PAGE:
Students after graduation can work in Government, Academia, Civil services (IAS, IPS, IFS, IRS, etc), Indian Forest service cadre, research institutions, Public sector or private institutions as Veterinarians. They can also associate with Milk Co-operatives, industry, Pharma companies, corporate, Banks, insurance and IT enabled sector. Veterinary science has huge higher education and research prospects across the world. Developed countries like United States of America, UK, EU, Australia, etc are giving more emphasis to Veterinary science research. Success rate for Veterinary Science graduates in Civil services and Indian Forest Service examination is comparatively higher when compared to other disciplines. It has several prospective areas which include large animals, small animals and pet animal care. Various disciplines include Veterinary Physiology, Biotechnology, Anatomy, Clinical medicine, Preventive medicine, Dairy Science, Meat technology, Livestock production management, Biochemistry, molecular biology, anatomy, Microbiology, Parasitology, Animal breeding, Genetics, Animal reproduction, Veterinary Surgery, Animal nutrition, Pharmacology, laboratory animal production, animal welfare, zoo animal medicine, wild life science, Conservation, food safety, Entrepreneurship, food technology, sustainability issues, marketing, value addition, Animal welfare, Veterinary nursing, trade related issues, residue monitoring, organic farming, etc. This sector is closely related to public health and control of zoonotic diseases. Globally One health is emerging as an integrated system for human, animal in harmonious with nature across the globe. So there are huge prospects for interdisciplinary research. Graduates can work with dairy, poultry and other livestock farms and value addition units or industry.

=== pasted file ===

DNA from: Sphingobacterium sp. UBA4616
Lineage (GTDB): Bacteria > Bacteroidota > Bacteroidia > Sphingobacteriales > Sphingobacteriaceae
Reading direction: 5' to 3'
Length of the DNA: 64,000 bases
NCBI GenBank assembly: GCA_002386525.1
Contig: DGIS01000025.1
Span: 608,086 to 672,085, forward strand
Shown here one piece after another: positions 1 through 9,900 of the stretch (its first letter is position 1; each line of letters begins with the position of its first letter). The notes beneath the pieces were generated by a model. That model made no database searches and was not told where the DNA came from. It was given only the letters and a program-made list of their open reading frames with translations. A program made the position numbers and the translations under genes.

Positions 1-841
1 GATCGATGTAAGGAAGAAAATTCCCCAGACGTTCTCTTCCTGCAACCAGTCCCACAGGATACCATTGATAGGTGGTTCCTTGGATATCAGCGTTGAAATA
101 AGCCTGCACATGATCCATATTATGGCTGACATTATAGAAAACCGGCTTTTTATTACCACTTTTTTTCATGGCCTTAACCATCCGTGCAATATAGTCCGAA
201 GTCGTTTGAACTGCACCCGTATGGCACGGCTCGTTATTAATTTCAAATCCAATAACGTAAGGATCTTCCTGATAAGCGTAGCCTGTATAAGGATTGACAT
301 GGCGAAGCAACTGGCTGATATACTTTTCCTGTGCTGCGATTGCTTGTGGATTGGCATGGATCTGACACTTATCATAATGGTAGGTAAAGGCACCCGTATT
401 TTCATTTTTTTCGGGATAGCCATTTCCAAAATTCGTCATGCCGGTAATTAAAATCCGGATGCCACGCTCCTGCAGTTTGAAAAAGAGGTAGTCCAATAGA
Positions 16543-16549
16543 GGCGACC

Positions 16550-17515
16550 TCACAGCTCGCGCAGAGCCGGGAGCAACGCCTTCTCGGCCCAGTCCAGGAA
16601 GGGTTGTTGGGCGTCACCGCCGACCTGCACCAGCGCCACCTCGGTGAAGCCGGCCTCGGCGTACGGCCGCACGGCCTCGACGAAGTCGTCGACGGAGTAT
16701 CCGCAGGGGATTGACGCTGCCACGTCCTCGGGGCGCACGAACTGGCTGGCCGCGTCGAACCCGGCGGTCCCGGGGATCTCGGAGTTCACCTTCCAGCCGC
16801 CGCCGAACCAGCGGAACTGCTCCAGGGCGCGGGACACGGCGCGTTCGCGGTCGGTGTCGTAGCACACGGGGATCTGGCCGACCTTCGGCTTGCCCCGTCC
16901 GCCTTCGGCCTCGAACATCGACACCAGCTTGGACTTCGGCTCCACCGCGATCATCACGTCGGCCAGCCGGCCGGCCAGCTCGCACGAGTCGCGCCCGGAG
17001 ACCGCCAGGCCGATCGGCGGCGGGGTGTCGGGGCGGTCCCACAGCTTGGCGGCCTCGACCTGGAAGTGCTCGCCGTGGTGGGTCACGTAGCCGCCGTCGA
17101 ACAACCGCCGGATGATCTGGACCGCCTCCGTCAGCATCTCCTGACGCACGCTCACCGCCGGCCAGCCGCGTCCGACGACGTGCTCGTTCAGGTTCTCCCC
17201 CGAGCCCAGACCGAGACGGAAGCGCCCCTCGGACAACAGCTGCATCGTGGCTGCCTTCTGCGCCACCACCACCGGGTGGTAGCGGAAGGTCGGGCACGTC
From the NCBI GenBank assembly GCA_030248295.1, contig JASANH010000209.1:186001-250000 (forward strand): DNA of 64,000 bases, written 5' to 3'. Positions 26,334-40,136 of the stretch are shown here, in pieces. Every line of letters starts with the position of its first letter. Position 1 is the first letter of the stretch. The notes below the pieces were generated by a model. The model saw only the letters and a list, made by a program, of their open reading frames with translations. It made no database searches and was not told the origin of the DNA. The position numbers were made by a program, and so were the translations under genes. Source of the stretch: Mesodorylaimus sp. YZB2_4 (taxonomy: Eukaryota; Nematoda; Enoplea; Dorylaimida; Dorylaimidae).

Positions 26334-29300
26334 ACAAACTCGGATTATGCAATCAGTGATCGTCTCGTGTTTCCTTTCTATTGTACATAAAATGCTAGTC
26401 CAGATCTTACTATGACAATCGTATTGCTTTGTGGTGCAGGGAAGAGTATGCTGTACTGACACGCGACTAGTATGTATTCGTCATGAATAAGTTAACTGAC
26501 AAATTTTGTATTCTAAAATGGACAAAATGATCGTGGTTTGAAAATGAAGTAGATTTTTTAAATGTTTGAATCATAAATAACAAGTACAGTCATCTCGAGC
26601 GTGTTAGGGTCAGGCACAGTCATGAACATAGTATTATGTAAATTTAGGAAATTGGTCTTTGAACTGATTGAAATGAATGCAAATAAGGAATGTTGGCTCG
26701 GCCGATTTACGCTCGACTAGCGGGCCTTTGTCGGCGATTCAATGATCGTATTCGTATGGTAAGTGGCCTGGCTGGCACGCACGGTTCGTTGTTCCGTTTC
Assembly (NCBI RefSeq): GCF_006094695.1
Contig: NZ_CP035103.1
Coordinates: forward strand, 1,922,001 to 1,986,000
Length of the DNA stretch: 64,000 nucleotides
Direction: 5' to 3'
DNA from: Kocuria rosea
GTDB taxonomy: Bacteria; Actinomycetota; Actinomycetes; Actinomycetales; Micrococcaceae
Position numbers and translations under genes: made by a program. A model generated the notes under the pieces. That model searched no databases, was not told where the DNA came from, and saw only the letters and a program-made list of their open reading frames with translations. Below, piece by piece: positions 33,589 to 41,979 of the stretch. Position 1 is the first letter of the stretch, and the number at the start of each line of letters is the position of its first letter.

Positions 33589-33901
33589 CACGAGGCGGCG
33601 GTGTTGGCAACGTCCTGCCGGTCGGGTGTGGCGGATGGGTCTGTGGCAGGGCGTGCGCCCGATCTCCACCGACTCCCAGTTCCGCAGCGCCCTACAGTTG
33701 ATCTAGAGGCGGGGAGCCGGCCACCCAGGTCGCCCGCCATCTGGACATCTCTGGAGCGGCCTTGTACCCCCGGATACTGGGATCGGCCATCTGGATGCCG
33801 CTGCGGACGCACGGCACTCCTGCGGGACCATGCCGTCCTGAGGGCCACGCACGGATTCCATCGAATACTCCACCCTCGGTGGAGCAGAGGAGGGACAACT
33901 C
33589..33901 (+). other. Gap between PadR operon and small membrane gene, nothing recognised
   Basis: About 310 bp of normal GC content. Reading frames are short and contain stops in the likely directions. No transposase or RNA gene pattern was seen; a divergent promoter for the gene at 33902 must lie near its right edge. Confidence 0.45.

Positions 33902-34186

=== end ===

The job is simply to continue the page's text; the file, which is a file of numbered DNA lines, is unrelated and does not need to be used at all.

Entrepreneurship, Start-ups & Speciality sector
Recently entrepreneurship and startups are emerging as one of the potential areas in Veterinary science. Many states are implementing 24X7 Veterinary services including advisory services in the country. Lot of super speciality veterinary clinics have started emerging in the country. Ophthalmology, orthopaedics, breeding, cardiology, internal medicine, canine medicine, nephrology etc. are emerging as some of the speciality areas.
Recently as part of agribusiness, livestock sector is emerging as one of the potential areas with the annual growth rate of over 5 percent in the country. For every one percent growth in agriculture livestock sector need to grow 2.5 percent per annum. It is comparatively easy in India when compared to Agriculture growth. This sector contributes 1/3rd of the total GDP in Agriculture in the country.
Food security and Food safety issues